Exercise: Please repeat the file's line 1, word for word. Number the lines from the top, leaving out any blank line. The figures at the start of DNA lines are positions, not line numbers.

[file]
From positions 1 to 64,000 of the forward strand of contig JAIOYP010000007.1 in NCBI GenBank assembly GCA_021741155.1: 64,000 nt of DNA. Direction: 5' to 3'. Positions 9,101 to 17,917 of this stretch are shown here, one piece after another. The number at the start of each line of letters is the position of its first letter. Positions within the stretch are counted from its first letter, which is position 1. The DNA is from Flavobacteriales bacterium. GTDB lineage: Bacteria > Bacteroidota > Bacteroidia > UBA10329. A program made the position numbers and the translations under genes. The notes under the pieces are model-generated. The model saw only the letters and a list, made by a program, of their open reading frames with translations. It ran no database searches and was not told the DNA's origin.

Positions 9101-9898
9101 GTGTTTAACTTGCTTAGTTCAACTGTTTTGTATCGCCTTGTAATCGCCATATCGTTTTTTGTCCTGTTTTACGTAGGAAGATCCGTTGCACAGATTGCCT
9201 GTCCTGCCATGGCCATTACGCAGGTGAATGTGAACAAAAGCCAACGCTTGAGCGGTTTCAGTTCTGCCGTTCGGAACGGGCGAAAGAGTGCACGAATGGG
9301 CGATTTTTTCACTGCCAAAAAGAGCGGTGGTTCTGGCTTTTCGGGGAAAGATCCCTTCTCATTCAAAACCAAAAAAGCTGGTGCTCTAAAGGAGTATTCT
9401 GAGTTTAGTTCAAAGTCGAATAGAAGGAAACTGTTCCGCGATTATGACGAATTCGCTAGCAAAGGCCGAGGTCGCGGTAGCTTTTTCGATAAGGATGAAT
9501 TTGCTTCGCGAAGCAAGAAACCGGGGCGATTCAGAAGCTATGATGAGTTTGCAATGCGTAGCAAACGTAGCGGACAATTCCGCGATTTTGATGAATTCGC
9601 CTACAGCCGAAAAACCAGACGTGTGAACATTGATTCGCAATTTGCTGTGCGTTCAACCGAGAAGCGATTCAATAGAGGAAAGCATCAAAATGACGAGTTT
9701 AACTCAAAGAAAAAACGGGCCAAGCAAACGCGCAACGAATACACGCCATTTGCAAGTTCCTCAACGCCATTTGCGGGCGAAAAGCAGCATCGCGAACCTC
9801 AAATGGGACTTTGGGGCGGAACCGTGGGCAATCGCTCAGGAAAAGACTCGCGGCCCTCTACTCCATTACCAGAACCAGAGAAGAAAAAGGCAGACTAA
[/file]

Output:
From positions 1 to 64,000 of the forward strand of contig JAIOYP010000007.1 in NCBI GenBank assembly GCA_021741155.1: 64,000 nt of DNA. Direction: 5' to 3'. Positions 9,101 to 17,917 of this stretch are shown here, one piece after another. The number at the start of each line of letters is the position of its first letter. Positions within the stretch are counted from its first letter, which is position 1. The DNA is from Flavobacteriales bacterium. GTDB lineage: Bacteria > Bacteroidota > Bacteroidia > UBA10329. A program made the position numbers and the translations under genes. The notes under the pieces are model-generated. The model saw only the letters and a list, made by a program, of their open reading frames with translations. It ran no database searches and was not told the DNA's origin.